Pet Care

Finer Quality Plants and Moss for Aquarium: Your Choice

Mosses are the oldest plants on our planet. At present, about 10,000 species have been described, united into approximately 700 genera and 110–120 families. As a rule, these are small land plants. The exception is water mosses, which will be discussed in this article.

Aquarists, for a long time, use mosses, both as a living decor for decorating an underwater landscape, and as a spawning substrate, for fouling fish. The Anubias Nana Petite is an excellent shelter and food base for fry fish and shrimp. The indisputable advantages of aquatic moss, in front of other species of aquarium plants, are high decorative properties, a variety of species and forms, as well as a moderate growth rate of these plants. Recently, in connection with the craze for freshwater shrimp and nano-aquariums, moss has become even more relevant and demand. Aquarists who decide to acquire one or more species of mosses in their aquarium often face many questions. I hope that this article will help newcomers find answers to them.

In the process of growth, the moss needs to be cut, in the place where it was cut, the moss will begin to branch more and will look more lush. But some types of moss are not basically cut, for example, Christmas moss looks more decorative if in the process of growth does not violate the integrity of its leaves.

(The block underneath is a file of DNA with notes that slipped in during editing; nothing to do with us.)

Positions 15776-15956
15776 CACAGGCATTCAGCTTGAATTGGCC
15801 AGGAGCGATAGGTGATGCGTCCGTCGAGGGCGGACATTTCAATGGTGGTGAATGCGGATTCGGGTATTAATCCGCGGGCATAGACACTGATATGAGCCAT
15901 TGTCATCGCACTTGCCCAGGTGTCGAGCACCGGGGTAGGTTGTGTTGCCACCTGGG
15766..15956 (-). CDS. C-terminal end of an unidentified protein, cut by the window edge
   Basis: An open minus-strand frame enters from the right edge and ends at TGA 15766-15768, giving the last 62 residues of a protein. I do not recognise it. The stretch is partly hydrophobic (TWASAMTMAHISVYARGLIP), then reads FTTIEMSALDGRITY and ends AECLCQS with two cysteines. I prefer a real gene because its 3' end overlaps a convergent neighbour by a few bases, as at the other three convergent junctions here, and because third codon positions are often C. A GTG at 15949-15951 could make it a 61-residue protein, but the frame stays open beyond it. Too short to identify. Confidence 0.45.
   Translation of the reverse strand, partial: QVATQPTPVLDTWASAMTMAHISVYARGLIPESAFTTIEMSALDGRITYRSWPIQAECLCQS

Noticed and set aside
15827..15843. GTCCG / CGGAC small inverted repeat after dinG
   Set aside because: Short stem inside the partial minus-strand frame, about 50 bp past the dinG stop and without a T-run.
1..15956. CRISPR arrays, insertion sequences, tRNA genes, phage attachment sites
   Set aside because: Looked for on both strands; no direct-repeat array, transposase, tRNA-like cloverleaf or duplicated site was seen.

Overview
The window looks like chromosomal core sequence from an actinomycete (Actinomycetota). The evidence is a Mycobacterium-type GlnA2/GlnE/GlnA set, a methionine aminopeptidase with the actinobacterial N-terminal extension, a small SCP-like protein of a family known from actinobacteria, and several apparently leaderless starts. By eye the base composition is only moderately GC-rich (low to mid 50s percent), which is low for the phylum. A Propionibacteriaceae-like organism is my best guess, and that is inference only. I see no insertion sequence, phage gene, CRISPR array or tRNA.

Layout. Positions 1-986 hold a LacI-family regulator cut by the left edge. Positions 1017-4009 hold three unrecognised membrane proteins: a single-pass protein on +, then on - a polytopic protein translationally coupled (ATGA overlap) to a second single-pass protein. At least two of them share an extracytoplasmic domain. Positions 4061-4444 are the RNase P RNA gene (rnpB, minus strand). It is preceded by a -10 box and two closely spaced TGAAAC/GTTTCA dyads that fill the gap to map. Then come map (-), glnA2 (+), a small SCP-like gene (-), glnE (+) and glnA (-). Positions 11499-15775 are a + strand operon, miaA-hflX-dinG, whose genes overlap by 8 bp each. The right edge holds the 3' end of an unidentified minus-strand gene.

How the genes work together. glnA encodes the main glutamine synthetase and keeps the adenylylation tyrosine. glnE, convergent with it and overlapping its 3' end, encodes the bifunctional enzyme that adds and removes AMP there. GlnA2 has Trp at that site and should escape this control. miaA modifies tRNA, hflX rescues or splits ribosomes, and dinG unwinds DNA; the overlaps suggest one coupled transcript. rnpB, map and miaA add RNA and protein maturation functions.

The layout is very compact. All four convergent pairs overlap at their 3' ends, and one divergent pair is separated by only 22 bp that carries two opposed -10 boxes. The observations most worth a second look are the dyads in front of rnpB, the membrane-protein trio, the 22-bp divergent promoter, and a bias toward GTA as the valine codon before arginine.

When keeping mosses, the following conditions must be met:

  • Most species of mosses do not tolerate very warm water and can blacken and die from this, it is believed that a temperature of 28 degrees is considered critical, and at temperatures below 18 degrees their growth stops. Ideal conditions are a temperature of 20-25 degrees. This is very true for the Anubias Pinto White
  • the water should not be too hard, especially when CO2 is supplied to the aquarium. Most species of moss in natural conditions live in soft water, the same conditions are desirable to create in the aquarium.

With all these requirements, keep in mind that mosses, exactly like other aquarium plants, can even adapt to critical water parameters. Immediately after transplantation, the process of adaptation occurs and the moss will not grow, but after 2-3 weeks its normal growth and development will begin.

When keeping mosses in an aquarium, keep in mind that because of its shape, all water suspension from organic matter and other aquarium mud can settle on them. In this regard, it is recommended that crystal clear water, mechanical filtration and the absence of too active species of fish that can raise the dirty suspension in the water. When siphon soil recommended a little siphon and mosses.

If suddenly there appeared algae in your aquarium, do not even think of putting Siamese algae-eaters into it, as they will easily lure moss with algae and will eat everything in a row.

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